Essay about The Temple Of The Holy Ghost
9 March 2015
“[Through the sacraments] the soul is cured from the weakness of its vices” (Bonaventure 212). These words, appearing in St. Bonaventure’s “Breviloquium”, exemplify the true meaning behind the sacraments. Each sacrament in the Catholic faith is designed to make people into holier human beings, and allow for believers to learn more thoroughly and deeply about God. In addition, sacraments provide a higher ground on which followers worship and come closer to God on a greater level. Archbishop George Niederauer’s “Flannery O’Connor’s Religious Vision,” St. Bonaventure’s “Breviloquium,” and Flannery O’Connor’s short story “The Temple of the Holy Ghost,” all express the common sacramental themes of God’s grace, the spiritual journey, and God as the ultimate healer.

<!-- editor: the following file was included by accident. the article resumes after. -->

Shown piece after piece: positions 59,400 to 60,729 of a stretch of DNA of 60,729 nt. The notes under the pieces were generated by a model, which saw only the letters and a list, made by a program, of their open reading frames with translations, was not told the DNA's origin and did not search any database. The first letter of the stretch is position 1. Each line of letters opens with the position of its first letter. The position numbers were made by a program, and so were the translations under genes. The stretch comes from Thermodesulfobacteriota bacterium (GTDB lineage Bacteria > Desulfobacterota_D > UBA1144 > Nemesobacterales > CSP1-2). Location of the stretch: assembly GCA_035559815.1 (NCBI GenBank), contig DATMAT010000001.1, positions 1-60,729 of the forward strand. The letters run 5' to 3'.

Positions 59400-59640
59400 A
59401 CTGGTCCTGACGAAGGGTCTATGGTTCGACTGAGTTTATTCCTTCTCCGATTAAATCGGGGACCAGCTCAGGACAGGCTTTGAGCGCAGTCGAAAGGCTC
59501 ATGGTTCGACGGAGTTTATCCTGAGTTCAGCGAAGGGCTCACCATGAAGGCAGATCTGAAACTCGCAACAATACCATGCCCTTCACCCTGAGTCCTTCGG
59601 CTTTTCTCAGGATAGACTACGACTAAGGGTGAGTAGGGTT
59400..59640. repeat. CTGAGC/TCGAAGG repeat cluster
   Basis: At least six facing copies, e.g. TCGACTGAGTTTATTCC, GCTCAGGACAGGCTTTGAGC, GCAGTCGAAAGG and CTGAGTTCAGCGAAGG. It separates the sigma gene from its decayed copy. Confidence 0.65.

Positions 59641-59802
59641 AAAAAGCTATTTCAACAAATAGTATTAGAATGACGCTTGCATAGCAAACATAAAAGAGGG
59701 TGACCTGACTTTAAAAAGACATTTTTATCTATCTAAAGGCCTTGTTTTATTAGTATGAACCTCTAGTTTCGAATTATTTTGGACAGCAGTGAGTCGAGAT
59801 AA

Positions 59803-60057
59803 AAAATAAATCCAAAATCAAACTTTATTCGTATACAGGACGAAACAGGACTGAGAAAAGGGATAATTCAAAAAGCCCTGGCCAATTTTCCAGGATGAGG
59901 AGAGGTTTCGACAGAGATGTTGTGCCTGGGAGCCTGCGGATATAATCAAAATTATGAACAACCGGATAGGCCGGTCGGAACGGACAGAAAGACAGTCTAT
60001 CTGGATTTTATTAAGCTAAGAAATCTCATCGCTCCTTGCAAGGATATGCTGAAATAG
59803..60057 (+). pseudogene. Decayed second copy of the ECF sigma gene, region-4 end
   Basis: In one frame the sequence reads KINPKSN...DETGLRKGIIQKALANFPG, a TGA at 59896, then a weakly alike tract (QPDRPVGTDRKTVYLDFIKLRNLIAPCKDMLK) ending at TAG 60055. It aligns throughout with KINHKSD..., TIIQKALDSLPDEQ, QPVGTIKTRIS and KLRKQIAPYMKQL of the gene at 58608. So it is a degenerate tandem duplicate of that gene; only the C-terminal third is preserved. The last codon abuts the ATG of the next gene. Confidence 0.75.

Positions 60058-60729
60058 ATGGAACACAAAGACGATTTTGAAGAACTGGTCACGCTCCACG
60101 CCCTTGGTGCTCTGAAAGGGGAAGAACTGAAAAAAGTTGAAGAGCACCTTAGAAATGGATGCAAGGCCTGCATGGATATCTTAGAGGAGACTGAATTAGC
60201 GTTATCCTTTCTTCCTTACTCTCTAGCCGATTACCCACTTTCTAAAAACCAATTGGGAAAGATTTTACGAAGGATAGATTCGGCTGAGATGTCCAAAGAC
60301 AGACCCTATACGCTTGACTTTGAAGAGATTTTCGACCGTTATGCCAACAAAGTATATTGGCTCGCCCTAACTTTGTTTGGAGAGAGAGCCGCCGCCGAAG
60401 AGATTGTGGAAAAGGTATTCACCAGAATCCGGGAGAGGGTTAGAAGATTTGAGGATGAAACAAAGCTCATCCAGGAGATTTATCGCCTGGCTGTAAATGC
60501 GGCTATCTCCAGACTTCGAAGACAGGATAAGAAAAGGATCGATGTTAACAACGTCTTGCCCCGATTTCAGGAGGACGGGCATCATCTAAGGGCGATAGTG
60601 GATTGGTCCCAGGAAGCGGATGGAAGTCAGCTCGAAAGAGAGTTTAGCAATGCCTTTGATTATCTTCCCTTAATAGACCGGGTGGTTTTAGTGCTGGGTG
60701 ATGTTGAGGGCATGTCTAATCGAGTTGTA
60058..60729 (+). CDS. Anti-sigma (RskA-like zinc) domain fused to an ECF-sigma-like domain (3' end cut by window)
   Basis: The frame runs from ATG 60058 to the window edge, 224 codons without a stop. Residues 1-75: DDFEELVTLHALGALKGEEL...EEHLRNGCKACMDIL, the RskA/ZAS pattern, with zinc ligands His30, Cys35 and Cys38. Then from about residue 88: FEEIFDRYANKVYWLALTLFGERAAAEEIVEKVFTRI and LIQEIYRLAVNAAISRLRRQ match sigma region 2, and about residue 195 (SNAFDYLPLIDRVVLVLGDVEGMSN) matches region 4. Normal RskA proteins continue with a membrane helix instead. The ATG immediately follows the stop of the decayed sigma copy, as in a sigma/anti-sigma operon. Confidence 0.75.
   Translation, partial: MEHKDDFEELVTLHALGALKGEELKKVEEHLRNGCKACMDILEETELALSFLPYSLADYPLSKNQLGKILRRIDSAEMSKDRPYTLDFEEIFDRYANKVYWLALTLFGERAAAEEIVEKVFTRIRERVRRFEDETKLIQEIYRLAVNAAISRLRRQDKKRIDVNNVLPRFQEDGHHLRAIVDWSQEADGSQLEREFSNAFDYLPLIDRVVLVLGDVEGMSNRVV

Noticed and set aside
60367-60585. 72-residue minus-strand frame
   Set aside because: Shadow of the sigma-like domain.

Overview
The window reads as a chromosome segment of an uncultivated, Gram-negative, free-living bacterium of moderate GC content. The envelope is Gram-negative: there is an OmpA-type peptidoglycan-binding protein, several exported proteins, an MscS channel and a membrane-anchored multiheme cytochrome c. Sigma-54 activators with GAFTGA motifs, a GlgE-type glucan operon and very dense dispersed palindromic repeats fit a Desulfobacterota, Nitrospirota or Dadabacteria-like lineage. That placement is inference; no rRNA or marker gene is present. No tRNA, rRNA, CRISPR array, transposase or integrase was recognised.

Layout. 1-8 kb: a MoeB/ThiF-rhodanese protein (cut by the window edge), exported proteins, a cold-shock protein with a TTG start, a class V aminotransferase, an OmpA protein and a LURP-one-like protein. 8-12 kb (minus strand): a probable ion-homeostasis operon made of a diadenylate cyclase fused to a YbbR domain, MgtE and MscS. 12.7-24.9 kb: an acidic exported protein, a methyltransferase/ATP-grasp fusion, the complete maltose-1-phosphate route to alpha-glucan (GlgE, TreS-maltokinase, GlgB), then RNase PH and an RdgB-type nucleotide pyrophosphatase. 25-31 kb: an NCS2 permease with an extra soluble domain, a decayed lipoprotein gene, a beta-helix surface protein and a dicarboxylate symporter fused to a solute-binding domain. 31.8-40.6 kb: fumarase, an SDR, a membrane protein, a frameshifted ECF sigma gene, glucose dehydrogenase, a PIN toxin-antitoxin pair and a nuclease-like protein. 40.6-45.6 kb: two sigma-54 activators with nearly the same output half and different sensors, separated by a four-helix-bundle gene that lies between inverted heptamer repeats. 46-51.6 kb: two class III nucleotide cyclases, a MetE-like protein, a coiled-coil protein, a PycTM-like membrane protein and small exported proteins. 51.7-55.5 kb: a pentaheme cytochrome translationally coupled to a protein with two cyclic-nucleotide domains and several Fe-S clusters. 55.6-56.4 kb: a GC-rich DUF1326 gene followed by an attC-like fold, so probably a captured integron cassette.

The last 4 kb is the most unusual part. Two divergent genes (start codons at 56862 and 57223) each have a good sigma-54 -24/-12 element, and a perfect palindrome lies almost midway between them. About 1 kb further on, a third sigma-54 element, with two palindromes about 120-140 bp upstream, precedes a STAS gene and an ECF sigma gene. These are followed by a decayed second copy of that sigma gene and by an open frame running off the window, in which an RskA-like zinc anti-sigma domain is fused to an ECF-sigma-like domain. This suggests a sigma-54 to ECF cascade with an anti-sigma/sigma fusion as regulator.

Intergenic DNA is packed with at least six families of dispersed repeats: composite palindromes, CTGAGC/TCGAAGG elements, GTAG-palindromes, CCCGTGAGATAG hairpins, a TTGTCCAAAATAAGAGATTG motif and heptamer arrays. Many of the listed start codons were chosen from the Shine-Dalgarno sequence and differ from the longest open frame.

One of the parallels between the three above works is the importance of grace as a component to the sacraments. In O’Connor’s short story “Temple of the Holy Ghost” a young child who is terribly prideful, though striving for grace, finally allows herself to break down her conceited barriers and allow Christ to come into her life through the Eucharist. The child explains her revelation at the end of the story as she rides home from Church with her mother: “The sun was a huge red ball like an elevated Host drenched in blood and when it sank out of sight, it left a line in the sky like a red clay road hanging over the trees” (O’Connor 8).…